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Faculty panel talks ‘State of Indigenous Americans’

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A Native Tribe encounters law enforcement following Governor of South Dakota, Kristie Noem’s increased calls for native communities to remove tribal COVID checkpoints
Courtesy of Winona LaDuke

On Wednesday, Dec. 7, scholars discussed Native American displacement, the disproportionate effects of COVID-19 on Natives, and the effects of the residential school system at an event on campus titled “The State of Indigenous Americans.” 

The event was hosted by the Office of Population Research of the School of Public and International Affairs (SPIA) as part of their “State of the Nation” series. Elizabeth Ellis, an Assistant Professor of History who specializes in early American and Native American history, moderated and opened the talk.


In a discussion about COVID-19, Noreen Goldman, Professor of Demography & Public Affairs at the University, argued that the media diminishes the harms caused to Native communities, as exemplified by the coverage of the COVID-19 pandemic’s impact on these communities.

“Native Americans had 15 times the COVID[-19] death rate as white people in 2020,” Goldman said. The life expectancy went from “71.8 to 65.2 in two years.”

Goldman speculated that the reason these impacts were not covered to the extent they should have been is due to the incorrect ethnic and racial identification of individuals by medical professionals. Goldman emphasized that many of the Indigenous people who died from COVID-19 were identified as white.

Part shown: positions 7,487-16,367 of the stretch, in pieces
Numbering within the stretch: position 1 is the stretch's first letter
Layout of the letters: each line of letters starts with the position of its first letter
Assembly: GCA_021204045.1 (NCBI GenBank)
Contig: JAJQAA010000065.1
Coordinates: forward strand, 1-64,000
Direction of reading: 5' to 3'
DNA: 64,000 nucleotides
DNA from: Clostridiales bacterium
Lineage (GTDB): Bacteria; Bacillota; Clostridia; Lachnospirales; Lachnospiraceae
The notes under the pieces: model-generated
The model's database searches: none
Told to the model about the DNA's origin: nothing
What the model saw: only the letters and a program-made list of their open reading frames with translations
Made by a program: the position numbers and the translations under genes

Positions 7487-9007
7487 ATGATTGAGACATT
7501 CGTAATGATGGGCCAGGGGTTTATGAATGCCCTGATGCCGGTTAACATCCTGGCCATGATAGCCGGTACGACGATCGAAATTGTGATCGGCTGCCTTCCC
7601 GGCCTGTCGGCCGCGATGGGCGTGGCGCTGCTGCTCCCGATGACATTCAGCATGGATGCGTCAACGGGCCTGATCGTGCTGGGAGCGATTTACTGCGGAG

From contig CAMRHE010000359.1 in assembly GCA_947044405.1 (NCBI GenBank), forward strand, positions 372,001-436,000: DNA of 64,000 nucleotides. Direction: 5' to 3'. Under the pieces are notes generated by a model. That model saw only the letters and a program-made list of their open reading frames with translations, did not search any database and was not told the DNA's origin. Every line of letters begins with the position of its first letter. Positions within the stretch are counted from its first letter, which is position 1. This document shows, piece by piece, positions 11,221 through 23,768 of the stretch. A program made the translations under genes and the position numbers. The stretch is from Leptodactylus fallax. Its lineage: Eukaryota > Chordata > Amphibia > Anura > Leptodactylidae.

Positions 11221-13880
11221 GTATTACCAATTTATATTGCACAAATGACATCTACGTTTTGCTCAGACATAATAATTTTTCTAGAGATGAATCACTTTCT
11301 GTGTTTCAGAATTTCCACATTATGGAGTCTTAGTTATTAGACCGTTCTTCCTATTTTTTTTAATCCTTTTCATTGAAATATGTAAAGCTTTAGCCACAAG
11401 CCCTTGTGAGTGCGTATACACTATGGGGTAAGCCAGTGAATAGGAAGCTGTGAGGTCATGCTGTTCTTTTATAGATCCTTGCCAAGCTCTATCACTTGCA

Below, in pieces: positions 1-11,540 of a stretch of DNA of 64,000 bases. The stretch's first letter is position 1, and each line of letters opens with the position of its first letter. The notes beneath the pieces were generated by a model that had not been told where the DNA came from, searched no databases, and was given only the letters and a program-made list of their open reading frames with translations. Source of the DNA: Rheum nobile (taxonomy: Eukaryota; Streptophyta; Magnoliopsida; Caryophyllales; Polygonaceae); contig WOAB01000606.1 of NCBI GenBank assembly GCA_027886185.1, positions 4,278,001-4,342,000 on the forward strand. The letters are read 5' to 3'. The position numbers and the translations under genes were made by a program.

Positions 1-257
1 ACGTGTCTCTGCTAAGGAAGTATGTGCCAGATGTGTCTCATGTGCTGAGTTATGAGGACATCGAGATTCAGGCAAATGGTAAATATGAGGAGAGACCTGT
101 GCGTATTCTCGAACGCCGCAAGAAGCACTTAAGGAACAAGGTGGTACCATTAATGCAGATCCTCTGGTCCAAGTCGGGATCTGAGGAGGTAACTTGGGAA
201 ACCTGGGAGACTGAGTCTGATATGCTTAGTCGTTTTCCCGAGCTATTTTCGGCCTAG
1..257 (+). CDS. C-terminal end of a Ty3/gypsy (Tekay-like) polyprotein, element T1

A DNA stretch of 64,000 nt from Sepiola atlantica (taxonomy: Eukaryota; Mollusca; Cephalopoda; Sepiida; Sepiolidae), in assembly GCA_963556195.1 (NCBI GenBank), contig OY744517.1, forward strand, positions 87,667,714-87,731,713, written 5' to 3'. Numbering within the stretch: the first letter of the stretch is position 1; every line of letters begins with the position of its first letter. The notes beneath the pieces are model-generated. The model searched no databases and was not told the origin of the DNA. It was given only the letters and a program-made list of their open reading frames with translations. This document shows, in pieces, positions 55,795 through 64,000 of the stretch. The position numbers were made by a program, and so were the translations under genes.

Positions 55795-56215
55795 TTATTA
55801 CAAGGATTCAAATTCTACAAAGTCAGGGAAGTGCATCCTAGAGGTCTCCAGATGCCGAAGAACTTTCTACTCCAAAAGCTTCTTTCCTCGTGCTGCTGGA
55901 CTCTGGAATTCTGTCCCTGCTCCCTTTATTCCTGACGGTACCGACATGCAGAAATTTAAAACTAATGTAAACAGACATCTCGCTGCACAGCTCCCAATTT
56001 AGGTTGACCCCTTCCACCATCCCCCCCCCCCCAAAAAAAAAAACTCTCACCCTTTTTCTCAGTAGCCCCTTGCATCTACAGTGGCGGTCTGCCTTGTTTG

Matthew Snipp, a sociology professor at Stanford University, focused on the history of federal policies impacting Native Americans in the United States, such as the aftermath of dislocation which caused “the Native population to fall to 228,000” from a population that could have been as high as 7 to 9 million before European colonization.

Snipp also discussed Native boarding schools. For many children at these institutions, archivists have preserved photographs of the students in traditional dress from when they first enrolled along with photos of the students in military-style uniforms as their schooling continued. Snipp suggested that this was done to show that “boarding schools were able to accomplish the skill of ‘civilizing’ native people.”

The final presentation was conducted by Northwestern University Assistant sociology professor Beth Redbird, who is also director of the Tribal Constitutions Project, which works closely with the NYU-Yale sovereignty projects in digitizing tribal government documents in order to make them accessible to the general public. 


She stated that the project contains more than 200 documents from more than 350 tribal nations. In the context of the digitization of tribal records, Redbird discussed the difficulty of data collection when it comes to native populations. 

“Data in native and tribal lands are difficult to align,” she said.

The event concluded with a short presentation by Winona LaDuke — a Harvard-educated economist, environmental activist, and member of the Anishinaabekwe (Ojibwe) tribe of the Mississippi Band Anishinaabeg — who reflected on how a lack of access to food, housing, and heat led her village to create solar panels, collect food, and build a house. She calls her village’s work “the Sitting Bull plan.”

More broadly, the issues facing Native communities include climate change, racism, and the COVID-19 pandemic. “In the midst of what is going on amongst all of these crises, we are still resisting. We have the opportunity to do something epic,” LaDuke said.

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Justus Wilhoit is a news and Prospect contributor for the ‘Prince.’ Please direct all corrections to corrections[at]